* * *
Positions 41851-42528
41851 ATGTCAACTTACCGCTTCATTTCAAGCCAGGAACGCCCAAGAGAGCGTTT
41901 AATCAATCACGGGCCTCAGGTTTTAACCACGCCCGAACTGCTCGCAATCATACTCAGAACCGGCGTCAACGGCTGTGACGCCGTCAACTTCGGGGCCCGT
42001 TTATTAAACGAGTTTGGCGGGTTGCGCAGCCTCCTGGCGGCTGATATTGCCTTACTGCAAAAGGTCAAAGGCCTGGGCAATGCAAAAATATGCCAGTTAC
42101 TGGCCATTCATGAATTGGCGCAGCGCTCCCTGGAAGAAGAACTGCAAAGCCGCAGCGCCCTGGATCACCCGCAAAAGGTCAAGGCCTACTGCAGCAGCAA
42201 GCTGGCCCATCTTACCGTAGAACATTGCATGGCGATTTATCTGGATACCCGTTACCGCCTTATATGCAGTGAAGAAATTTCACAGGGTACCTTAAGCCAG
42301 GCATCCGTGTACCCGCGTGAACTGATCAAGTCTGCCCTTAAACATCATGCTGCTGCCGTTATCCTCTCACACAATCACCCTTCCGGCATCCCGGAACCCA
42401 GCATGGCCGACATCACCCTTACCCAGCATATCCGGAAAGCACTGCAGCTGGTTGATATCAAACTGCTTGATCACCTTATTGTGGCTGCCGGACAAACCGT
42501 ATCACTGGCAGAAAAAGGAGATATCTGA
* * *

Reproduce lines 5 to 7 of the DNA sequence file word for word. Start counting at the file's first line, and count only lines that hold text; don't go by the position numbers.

42101 TGGCCATTCATGAATTGGCGCAGCGCTCCCTGGAAGAAGAACTGCAAAGCCGCAGCGCCCTGGATCACCCGCAAAAGGTCAAGGCCTACTGCAGCAGCAA
42201 GCTGGCCCATCTTACCGTAGAACATTGCATGGCGATTTATCTGGATACCCGTTACCGCCTTATATGCAGTGAAGAAATTTCACAGGGTACCTTAAGCCAG
42301 GCATCCGTGTACCCGCGTGAACTGATCAAGTCTGCCCTTAAACATCATGCTGCTGCCGTTATCCTCTCACACAATCACCCTTCCGGCATCCCGGAACCCA